Presented at the 57th Annual Meeting of the Canadian Society of Forensic Science, November 29—December 2, 2010, Toronto, Canada; the 2nd Annual Graduate Student Conference at the University of Ontario Institute of Technology, May 18-20, 2011, Oshawa, Canada; and at the 9th Annual North American Forensic Entomology Association Meeting, July 20-22, 2011, College Station, TX.
Article first published online: 27 DEC 2012
© 2012 American Academy of Forensic Sciences
Journal of Forensic Sciences
Volume 58, Issue 2, pages 413–418, March 2013
How to Cite
Bygarski, K. and LeBlanc, H. N. (2013), Decomposition and Arthropod Succession in Whitehorse, Yukon Territory, Canada. Journal of Forensic Sciences, 58: 413–418. doi: 10.1111/1556-4029.12032
Support for this research was provided by Natural Sciences and Engineering Research Council (NSERC) and the Royal Canadian Mounted Police (RCMP). Additional support was provided by the RCMP, the Northern Research Institute, and Yukon College.
- Issue published online: 19 MAR 2013
- Article first published online: 27 DEC 2012
- Manuscript Accepted: 29 JAN 2012
- Manuscript Revised: 19 DEC 2011
- Manuscript Received: 25 AUG 2011
- forensic science;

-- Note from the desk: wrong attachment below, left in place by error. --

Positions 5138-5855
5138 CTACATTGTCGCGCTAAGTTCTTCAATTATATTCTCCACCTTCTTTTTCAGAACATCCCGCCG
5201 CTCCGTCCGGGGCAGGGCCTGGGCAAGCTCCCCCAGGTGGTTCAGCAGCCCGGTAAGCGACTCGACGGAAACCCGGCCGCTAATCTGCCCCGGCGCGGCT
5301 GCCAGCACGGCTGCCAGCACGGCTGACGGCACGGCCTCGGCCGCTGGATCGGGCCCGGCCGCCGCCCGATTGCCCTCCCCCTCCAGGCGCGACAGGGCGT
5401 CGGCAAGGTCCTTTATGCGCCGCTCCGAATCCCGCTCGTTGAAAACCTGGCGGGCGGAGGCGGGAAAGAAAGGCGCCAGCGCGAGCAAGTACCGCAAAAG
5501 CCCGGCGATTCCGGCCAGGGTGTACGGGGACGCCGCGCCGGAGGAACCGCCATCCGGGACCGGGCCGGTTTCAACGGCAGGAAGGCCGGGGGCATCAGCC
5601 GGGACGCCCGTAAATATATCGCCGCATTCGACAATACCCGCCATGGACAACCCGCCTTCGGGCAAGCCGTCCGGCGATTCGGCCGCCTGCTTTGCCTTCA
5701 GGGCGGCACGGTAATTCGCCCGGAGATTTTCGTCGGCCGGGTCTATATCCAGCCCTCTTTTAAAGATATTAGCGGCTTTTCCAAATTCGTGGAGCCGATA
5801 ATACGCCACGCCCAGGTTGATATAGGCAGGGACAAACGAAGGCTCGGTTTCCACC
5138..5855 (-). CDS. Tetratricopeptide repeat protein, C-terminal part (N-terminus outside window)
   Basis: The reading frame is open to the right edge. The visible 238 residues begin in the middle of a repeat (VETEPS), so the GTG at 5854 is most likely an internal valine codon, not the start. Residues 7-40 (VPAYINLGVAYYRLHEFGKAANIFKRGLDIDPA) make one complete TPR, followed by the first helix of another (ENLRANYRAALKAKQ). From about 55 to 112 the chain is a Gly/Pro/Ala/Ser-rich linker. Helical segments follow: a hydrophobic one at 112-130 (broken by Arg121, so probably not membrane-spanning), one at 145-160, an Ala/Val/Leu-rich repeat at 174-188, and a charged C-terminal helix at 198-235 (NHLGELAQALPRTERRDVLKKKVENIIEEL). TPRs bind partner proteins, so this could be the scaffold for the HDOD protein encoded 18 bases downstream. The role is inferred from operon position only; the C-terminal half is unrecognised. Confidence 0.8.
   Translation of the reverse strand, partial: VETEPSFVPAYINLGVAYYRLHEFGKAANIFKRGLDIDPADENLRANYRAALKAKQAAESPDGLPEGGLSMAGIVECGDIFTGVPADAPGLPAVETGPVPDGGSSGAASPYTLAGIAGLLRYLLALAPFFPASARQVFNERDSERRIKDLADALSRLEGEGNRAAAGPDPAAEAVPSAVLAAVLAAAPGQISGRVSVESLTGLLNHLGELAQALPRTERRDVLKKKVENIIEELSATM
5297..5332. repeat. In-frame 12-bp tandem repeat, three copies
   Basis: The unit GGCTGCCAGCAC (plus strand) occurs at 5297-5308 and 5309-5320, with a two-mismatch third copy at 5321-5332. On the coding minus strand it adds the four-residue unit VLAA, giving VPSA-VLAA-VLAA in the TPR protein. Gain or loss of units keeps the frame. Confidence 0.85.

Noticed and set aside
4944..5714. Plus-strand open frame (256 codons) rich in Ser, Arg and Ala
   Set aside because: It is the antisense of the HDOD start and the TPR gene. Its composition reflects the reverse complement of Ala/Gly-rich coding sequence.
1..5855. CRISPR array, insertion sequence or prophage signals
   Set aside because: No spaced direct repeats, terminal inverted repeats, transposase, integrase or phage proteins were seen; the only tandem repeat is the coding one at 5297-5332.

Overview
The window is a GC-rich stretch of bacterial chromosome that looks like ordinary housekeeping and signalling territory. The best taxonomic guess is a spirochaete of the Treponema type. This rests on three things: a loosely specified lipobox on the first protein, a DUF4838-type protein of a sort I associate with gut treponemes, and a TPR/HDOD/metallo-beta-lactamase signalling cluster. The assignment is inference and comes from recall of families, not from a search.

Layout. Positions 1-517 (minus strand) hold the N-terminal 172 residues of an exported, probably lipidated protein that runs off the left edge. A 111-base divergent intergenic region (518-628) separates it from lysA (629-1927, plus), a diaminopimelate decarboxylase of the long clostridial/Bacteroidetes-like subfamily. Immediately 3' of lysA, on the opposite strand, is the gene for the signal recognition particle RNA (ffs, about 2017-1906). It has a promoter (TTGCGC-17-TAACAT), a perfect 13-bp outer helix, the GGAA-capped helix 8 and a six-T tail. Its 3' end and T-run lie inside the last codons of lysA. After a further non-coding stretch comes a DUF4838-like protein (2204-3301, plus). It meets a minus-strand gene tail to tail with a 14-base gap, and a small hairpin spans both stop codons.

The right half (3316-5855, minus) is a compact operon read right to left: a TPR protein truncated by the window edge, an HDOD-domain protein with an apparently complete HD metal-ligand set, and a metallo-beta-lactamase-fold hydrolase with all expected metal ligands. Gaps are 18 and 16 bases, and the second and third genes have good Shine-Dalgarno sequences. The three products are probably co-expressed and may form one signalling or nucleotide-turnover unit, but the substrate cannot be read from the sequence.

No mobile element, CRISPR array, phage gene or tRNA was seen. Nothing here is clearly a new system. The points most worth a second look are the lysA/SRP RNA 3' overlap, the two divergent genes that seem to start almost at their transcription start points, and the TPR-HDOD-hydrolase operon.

- forensic entomology;
- arthropod succession;
- northern environment
Forensic arthropod succession patterns are known to vary between regions. However, the northern habitats of the globe have been largely left unstudied. Three pig carcasses were studied outdoors in Whitehorse, Yukon Territory. Adult and immature insects were collected for identification and comparison. The dominant Diptera and Coleoptera species at all carcasses were Protophormia terraneovae (R-D) (Fam: Calliphoridae) and Thanatophilus lapponicus (Herbst) (Fam: Silphidae), respectively. Rate of decomposition, patterns of Diptera and Coleoptera succession, and species dominance were shown to differ from previous studies in temperate regions, particularly as P. terraenovae showed complete dominance among blowfly species. Rate of decomposition through the first four stages was generally slow, and the last stage of decomposition was not observed at any carcass due to time constraints. It is concluded that biogeoclimatic range has a significant effect on insect presence and rate of decomposition, making it an important factor to consider when calculating a postmortem interval.